My Underneath Thoughts and Groanings
April 22, 2014 § 2 Comments
And it seems as if the earth is groaning too.
Oh, not on the outside where my life goes on as it usually does, where tragedy has not come to my door. Here the apple trees are showing off pink and white blossoms, Easter has been celebrated with gusto, and the garden is pushing up the first green of onions, radishes, beets and potatoes .
But, underneath, underneath, the default position of my thoughts shifts to those 41 lost, the bodies in the mud of the Washington State Oso landslide, not far from my island home. Those bleak March days afterwards—a month ago today—when the rain was still pouring and I was warm and comfortable in my house, my mind would shift to the grandmother, the baby, the working man, the small children, lost in the cold mud and insurmountable piles of debris. Although I sat as close to the comforting steady heat of the woodstove, it was as if I couldn’t get warm enough when there were those who would never be warm again … on this earth.
The Bible says, “the whole creation has been groaning as in the pains of childbirth right up to the present time,” (Romans 8:22 NIV).
And it feels right now as if there is more reason to groan than ever.
The current triad of tragedies began on March 8th with the mysterious disappearance of Malaysia Airlines Flight 370 with its 227 passengers and 12 Malaysian crew. The unbearable uncertainty, the drowned hopes, the grief with no resolution, the groaning.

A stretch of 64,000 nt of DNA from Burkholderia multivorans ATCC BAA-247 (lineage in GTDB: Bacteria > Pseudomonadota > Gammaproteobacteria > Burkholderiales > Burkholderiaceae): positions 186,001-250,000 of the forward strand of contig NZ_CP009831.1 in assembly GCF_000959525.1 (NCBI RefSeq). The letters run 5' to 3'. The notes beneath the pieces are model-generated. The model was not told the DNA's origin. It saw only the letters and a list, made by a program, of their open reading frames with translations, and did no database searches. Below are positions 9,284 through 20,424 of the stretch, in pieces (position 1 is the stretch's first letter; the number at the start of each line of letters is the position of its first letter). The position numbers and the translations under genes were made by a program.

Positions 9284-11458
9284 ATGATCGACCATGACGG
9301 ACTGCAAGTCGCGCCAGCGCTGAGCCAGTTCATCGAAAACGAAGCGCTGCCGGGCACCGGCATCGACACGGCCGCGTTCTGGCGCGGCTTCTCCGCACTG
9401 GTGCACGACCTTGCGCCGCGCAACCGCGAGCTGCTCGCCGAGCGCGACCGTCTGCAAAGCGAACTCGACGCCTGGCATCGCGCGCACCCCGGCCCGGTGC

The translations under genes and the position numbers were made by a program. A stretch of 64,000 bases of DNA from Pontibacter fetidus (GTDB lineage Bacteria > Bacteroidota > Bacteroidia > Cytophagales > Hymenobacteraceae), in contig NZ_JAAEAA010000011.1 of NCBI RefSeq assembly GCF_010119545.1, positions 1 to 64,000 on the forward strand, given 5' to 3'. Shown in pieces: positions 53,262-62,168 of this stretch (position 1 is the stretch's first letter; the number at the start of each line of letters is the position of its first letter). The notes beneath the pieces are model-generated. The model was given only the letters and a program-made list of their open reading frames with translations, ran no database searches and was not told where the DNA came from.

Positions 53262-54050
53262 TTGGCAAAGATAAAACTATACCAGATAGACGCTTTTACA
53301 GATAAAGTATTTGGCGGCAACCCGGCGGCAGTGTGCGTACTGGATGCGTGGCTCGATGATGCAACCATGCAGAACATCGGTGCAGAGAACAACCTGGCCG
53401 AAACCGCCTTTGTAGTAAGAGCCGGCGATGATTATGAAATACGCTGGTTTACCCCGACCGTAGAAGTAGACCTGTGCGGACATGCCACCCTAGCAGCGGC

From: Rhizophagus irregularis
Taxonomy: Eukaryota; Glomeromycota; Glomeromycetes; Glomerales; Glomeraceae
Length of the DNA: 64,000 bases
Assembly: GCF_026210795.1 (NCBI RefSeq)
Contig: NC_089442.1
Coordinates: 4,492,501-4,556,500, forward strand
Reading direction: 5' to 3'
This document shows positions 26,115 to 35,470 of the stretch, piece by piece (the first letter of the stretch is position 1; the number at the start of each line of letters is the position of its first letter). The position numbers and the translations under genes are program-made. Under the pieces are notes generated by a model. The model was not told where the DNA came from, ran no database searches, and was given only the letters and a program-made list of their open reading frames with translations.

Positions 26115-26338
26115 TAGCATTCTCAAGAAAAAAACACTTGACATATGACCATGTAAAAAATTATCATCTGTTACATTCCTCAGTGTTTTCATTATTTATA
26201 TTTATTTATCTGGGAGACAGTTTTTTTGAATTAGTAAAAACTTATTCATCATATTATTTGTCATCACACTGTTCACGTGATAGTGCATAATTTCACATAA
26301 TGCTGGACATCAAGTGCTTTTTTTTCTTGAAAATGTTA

When the South Korean ferry “Sewol” sank on April 19, 2014 near Jindo, south of Seoul, Korea it was as if the previous two disasters were combined into something unthinkable, unimaginable and utterly devastating. Some 476 passengers had boarded the ferry, most of them teenagers, 250 of them from one high school in Ansan, Korea. To date, there are 121 confirmed dead, with 181 missing. As rescue has turned to recovery, the numbers of dead will go up exponentially. It is a stunning loss; and I grieve.
It is Earth Day, and the earth is groaning. Darkness and death seem ever present.
The cover story of April 28th’s issue of Time is “Finding God in the Dark” and features Barbara Brown Taylor. Author of the article, Elizabeth Dias, writes that Taylor says, ” … contemporary spirituality is too feel-good that darkness holds more lessons than light and that contrary to what many of us have long believed, it is sometimes in the bleakest void that God is nearest.”
“In the bleakest void … God is nearest.” I remember the words of Psalms 24:1: “The earth is the Lord’s, and everything in it, the world, and all who live in it; for he founded it upon the seas and established it upon the waters.”
The earth is his. He knows. He understands our darkness. His heart is touched with our grief, our groaning. He is near.
The hope that seems so out of reach in times of great tragedy, but is nevertheless actual and real, is there will come a day, when this earth has worn out like a garment when there will be a new earth, a new heaven. When death that touches all of us here on earth, will be done away with. When there will be no more darkness or grief.
But, not yet; we wait. The rest of Romans 8:22 says, “ … [We] groan inwardly as we wait eagerly for adoption as sons the redemption of our bodies.”
There will come a day.
copyright 2014 Inger Logelin
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